Film Score: Bernard Herrmann Cinematography: John L. Russell
Starring: Anthony Perkins, Janet Leigh, Vera Miles & John Gavin
Psycho with a live performance of Bernard Herrmann’s score by the Seattle Symphony Orchestra. Even though it was not a complete orchestra, it was still the first time I’ve been able to see a film with live music--other than an organ accompaniment for a local silent film series--and it was a tremendous experience. Herrmann scored the film for a string orchestra, something he was familiar with from his “Sinfonietta for String Orchestra” in 1936, to match Hitchcock’s use of black and white, and the music is stunning. And ever since obtaining Herrmann’s early work I’ve been a huge fan of string orchestra pieces. For this movie, repetition, polyphony and dissonance all blend together to make one of the most distinctive and frightening film scores in cinematic history. Under the deft direction of longtime Seattle conductor Adam Stern the orchestra melded seamlessly with the images on the screen and there were long stretches where I completely forgot that the music was an entirely separate entity.
If there was a small downside to the evening it was technical deficiencies in the film itself. Either the film that was provided by Universal had a bad dialogue track or, more likely, the sound system in Benaroya Hall wasn’t up to the task and most of the dialogue was brittle and slightly distorted. But it did have the unintended effect of making the sound of the music that much richer. I wanted the striking of the opening chord to be stronger, but again, it was only in the moments when the filmmakers have the ability to push up the music on the soundtrack on the actual film that the music in the hall seemed weak. Once the brisk opening theme was underway, however, it was a real joy to experience. The knowledgeable crowd gave Bernard Herrmann a round of applause when his name appeared on the screen. But what really struck me throughout the night, as it usually does in film revivals, just how powerful Hitchcock’s film really is. We tend to take such classics for granted without giving a lot of though to those elements that truly set them apart from other production-line films. Particularly the acting, by everyone involved, stood out as tremendous. Anthony Perkins was absolutely masterful in his performance, and playing off of Janet Leigh in the parlor he was riveting. But even John Gavin and Vera Miles are excellent, and it makes me mourn again for the fact that she wasn’t available to be in Vertigo.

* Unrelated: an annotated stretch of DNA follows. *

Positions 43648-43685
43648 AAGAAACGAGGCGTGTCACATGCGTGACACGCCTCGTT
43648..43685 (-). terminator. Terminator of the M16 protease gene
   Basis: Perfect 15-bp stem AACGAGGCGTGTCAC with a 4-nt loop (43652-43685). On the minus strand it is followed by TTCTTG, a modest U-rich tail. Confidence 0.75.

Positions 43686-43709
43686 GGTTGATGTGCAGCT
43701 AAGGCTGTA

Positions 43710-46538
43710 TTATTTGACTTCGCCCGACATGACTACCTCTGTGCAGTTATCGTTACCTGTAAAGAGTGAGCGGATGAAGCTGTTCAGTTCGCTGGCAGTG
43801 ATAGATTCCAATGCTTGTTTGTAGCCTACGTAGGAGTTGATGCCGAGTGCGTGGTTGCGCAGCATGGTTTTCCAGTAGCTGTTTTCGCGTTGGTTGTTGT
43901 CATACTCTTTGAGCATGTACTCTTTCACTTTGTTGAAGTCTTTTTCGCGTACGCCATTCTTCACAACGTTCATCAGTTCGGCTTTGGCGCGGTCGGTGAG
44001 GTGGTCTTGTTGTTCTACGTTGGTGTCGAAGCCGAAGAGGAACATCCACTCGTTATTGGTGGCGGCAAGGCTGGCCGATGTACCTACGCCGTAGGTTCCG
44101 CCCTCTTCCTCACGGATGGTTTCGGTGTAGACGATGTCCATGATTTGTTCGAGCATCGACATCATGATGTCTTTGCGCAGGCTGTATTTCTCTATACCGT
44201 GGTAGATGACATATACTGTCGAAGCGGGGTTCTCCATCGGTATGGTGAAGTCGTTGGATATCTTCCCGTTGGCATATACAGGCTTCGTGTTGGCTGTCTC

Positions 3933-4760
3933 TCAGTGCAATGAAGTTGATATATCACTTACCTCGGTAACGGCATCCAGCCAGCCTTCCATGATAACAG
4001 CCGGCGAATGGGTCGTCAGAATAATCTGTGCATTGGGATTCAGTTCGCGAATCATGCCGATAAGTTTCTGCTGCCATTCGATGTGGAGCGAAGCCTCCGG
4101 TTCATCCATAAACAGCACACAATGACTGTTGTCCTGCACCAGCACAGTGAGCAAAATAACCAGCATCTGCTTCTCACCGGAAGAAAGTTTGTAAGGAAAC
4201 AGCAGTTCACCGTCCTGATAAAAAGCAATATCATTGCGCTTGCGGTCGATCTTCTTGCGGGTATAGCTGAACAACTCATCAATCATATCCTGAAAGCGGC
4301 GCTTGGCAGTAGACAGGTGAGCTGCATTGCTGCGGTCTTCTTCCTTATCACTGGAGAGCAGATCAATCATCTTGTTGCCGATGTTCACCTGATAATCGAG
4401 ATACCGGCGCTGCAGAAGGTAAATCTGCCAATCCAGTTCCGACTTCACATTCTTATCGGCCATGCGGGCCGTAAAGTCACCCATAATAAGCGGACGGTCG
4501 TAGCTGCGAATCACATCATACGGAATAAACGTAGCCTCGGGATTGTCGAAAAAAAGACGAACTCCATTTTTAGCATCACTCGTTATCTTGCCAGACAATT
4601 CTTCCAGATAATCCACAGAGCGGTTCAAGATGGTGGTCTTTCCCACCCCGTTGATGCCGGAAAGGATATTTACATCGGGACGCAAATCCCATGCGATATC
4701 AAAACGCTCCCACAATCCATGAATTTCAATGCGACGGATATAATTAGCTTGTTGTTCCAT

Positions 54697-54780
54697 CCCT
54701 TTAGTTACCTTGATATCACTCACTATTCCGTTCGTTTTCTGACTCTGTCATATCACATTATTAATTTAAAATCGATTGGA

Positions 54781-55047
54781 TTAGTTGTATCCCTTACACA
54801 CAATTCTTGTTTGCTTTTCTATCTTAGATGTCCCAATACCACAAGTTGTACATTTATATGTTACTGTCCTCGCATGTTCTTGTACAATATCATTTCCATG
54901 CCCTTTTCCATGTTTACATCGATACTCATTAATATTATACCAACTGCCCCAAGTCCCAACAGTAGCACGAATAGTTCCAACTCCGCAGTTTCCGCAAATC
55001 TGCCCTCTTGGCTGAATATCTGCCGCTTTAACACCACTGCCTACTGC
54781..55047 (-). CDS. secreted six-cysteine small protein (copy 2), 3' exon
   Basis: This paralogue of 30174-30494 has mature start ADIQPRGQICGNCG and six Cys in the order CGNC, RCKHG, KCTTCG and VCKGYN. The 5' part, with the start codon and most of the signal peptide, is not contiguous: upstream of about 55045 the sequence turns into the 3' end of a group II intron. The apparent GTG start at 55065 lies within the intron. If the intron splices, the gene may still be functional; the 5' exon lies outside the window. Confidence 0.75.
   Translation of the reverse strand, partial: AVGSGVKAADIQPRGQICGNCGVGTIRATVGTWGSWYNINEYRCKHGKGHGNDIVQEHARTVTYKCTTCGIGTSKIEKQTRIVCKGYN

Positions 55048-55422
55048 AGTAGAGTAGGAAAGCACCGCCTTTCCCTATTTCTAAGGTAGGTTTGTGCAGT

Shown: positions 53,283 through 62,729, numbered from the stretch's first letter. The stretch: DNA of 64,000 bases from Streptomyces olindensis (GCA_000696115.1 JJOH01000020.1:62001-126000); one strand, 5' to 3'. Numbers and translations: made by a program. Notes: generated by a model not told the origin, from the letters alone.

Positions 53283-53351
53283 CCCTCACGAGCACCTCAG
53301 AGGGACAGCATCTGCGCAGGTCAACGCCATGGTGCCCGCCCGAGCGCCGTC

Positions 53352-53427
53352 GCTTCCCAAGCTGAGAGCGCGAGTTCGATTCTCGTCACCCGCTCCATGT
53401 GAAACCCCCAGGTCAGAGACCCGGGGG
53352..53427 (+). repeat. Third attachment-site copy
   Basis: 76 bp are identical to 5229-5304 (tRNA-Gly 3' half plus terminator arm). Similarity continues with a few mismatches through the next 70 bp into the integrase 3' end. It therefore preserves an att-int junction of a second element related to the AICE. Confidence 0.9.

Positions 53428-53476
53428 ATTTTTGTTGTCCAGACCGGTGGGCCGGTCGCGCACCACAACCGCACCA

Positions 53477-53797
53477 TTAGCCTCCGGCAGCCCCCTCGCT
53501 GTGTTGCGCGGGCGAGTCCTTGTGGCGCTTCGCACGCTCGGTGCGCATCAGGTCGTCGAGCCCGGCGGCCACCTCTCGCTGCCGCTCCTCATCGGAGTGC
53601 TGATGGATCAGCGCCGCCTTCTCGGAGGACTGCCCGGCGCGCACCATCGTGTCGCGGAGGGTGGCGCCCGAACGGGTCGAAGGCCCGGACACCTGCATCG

It also struck me how different the audience reaction to the film is in modern times than it would have been in 1960. There was certainly intention humor in Joe Stefano’s screenplay, especially in the opening scene with Janet Leigh and John Gavin. But there was also quite a bit of knowing laughter from a large audience that was quite familiar with the story, and at times I found it disappointingly distracting. In the end, however, all of the quibbles were minor. The experience was once-in-a-lifetime for me. Having served as assistant and associate conductor for the Seattle Symphony through most of the nineties, Adam Stern is still as lively and energetic as ever. And like the great John Mauceri, he is a champion of film scores as America’s true classical music. I missed his performance of Casablanca four years ago, but I won’t be missing any more in the future. One of the benefits with being familiar with the film myself, is that for at least half of the film I could focus on his direction of the orchestra, heightening my consciousness about when the score was used and for what purpose. Stern has a wonderful way of cuing in the musicians and seamlessly fading them out again. This performance of Psycho was so supremely satisfying on so many levels it will be difficult to top, and being able to experience the live performance of Bernard Herrmann’s score is one of the best symphonic experiences I’ve ever had.